Our Father gives us the very peace of God. He downloads the tranquility of the throne room into our world, resulting in an inexplicable calm. We should be worried, but we aren’t. We should be upset, but we are comforted. The peace of God transcends all logic, scheming, and efforts to explain it. ~ Max Lucado
When strolling the streets of Istanbul, Turkey, there is no sight more majestic than the Hagia Sophia. Its central dome, standing 105 feet tall and surrounded by four pencil- shaped minarets stretching more than 200 feet into the heavens, can be spotted from miles away. The dome often serves as a “north star” for lost tourists.
In AD 532, Emperor Justinian I made the Hagia Sophia what it is today. It served as a Christian cathedral for more than a millennium, until AD 1453. That year, the Ottoman Empire took over Constantinople (modern day Istanbul) and declared the Hagia Sophia to be a mosque. Today, it is a museum.
When I (Jenna) stepped into the Hagia Sophia, I could immediately see the layers of history within its walls. Much restoration and repair have peeled back the yellow paint the Ottomans used to cover up Christian symbols and mosaics. One particular mosaic that caught my attention stood over the Imperial Door, which was used only by the emperors.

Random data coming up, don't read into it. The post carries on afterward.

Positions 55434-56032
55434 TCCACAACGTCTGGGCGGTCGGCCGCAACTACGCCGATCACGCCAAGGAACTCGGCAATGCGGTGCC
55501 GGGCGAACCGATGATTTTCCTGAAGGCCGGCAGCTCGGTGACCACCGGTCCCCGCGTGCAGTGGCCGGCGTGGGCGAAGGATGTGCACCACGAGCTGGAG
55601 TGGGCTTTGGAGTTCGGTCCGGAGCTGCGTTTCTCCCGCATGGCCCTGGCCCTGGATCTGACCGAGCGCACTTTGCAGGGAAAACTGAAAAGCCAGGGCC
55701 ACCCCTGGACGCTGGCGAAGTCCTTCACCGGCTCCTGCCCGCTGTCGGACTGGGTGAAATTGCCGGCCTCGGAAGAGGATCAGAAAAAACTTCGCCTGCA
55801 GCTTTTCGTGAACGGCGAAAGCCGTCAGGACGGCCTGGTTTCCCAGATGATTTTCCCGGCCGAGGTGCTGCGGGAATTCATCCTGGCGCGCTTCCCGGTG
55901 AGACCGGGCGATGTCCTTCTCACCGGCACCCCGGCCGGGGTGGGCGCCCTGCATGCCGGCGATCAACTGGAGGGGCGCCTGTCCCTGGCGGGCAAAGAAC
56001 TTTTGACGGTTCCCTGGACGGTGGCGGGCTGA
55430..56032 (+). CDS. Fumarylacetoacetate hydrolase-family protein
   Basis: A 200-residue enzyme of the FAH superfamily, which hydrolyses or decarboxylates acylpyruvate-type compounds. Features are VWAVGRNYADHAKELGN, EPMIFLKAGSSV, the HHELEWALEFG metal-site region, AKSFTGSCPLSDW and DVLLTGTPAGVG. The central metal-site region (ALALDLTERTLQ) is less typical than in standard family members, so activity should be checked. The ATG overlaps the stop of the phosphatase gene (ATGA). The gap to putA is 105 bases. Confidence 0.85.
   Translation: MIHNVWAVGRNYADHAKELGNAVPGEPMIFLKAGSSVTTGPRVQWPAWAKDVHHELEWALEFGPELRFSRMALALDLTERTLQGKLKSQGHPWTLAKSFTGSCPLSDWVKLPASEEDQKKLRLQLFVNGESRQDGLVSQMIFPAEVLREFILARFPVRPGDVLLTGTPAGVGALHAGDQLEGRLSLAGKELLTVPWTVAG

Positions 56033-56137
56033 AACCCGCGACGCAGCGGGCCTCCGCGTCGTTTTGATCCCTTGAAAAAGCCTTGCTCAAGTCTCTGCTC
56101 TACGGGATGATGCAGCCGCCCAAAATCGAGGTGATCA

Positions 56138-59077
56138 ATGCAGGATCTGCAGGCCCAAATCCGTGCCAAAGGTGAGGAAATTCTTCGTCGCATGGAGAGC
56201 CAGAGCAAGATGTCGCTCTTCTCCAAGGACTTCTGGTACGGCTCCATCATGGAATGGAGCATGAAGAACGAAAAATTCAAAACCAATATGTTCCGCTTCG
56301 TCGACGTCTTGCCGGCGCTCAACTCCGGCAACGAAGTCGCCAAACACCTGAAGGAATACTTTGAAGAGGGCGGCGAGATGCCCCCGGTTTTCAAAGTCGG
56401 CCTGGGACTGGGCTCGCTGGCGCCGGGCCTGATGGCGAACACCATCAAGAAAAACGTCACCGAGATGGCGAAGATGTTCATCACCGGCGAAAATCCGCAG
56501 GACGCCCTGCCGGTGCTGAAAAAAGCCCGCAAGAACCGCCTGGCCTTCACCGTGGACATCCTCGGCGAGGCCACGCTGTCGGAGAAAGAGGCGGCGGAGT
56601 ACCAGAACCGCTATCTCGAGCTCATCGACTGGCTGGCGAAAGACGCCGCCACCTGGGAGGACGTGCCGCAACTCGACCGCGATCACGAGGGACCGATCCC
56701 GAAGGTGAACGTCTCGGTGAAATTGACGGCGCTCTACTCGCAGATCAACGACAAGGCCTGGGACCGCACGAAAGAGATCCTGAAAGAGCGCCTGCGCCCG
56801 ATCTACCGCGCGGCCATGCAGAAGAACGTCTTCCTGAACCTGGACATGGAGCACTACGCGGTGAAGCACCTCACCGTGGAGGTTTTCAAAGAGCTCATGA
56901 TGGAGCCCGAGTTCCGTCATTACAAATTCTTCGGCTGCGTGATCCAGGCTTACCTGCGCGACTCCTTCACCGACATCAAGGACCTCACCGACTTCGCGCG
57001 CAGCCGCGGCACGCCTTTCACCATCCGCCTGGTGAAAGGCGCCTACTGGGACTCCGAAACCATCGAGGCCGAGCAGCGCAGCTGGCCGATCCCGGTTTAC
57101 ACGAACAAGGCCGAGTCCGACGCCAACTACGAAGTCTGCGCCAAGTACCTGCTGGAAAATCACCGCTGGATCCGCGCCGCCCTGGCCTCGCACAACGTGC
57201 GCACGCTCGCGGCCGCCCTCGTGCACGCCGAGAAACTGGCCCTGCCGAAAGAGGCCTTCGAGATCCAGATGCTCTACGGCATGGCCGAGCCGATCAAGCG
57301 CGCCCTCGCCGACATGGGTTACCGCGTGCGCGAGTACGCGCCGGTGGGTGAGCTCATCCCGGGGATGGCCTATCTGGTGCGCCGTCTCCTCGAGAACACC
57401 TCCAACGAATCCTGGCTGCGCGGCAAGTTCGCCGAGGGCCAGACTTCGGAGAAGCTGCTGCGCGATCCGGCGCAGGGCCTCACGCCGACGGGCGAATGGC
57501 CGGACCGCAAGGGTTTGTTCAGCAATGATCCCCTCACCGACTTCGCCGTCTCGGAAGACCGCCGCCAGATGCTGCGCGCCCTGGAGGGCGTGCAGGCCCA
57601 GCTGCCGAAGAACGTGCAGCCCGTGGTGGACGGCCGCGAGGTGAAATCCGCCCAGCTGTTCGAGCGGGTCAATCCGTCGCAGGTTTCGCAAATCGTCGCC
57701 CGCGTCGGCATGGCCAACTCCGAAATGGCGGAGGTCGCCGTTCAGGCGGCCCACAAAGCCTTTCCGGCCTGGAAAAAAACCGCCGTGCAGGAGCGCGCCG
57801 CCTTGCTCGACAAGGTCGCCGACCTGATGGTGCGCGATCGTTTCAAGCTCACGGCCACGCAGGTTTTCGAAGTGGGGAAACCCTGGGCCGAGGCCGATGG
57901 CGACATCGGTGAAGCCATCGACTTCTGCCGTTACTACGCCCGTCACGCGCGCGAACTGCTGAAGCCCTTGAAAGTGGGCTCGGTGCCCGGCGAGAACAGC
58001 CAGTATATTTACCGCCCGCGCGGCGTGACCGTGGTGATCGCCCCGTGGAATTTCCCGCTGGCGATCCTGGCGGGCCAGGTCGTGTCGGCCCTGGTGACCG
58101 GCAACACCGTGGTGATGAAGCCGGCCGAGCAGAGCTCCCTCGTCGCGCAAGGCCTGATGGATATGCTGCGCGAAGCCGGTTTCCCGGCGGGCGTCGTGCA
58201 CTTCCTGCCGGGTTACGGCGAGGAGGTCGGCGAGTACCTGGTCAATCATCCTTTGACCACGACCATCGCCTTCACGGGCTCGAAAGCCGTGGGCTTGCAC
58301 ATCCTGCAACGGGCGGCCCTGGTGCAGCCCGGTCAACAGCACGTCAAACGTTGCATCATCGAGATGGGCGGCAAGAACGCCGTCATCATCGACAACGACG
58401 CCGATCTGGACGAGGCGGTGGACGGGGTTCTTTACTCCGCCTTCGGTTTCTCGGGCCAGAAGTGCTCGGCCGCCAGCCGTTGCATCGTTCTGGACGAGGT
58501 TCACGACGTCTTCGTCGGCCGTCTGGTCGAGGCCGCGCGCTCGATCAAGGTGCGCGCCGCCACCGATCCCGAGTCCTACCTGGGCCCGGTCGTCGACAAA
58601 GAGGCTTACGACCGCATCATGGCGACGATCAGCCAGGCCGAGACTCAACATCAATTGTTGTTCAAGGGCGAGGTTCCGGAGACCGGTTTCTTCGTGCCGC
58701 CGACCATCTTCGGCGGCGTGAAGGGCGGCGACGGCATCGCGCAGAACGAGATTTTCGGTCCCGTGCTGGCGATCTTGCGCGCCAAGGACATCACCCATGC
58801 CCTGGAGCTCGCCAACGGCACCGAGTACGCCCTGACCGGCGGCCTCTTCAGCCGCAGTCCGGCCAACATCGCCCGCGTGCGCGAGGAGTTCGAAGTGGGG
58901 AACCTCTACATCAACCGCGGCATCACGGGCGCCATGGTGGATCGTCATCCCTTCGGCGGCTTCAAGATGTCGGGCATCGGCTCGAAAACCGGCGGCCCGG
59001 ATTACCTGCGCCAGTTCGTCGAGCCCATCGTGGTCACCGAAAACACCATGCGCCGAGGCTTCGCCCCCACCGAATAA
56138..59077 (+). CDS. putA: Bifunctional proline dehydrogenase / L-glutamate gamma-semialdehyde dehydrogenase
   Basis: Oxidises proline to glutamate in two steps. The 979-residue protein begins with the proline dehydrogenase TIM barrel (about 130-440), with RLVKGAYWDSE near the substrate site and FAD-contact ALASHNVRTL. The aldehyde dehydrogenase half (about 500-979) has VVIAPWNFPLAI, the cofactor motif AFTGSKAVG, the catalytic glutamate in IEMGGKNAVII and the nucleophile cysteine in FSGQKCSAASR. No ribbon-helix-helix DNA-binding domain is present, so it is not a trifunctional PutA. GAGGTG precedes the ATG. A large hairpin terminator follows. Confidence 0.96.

The mosaic depicts Jesus sitting on a throne of jewels. Some people are around him, but I didn’t pay much attention to them. My focus was drawn to his hands. Jesus is holding what looks like an open scroll or book. I couldn’t read the words, but after doing a little research I learned they say, “Peace be with you. I am the light of the world.”
Peace be with you.
Written high over the twenty-three-foot-tall oak doors are the words, “Peace be with you.” Written above the doors that more than three million tourists walk through a year are the words, “Peace be with you.” Written above the doors that welcomed emperors who worshiped themselves and sultans who prayed to a different god are the words, “Peace be with you.”
I wonder how many people over the centuries have actually looked at those words and received the invitation. Peace. Not just any peace. God’s peace. A peace that surpasses all understanding. And just as this peace frames the doorway of the Hagia Sophia, so it frames our hearts if we will allow it. It’s a peace that guards our hearts and minds in Christ.
This peace is a constant invitation in our lives as we walk through the doors of decisions, of relationships, of daily tasks. But how many times do we stop to accept it?
“And the peace of God, which transcends all understanding, will guard your hearts and your minds in Christ Jesus” (Philippians 4:7). Today, let’s look up and say yes to the invitation of this beautiful promise.
Which particular promise of God brings you the most comfort today?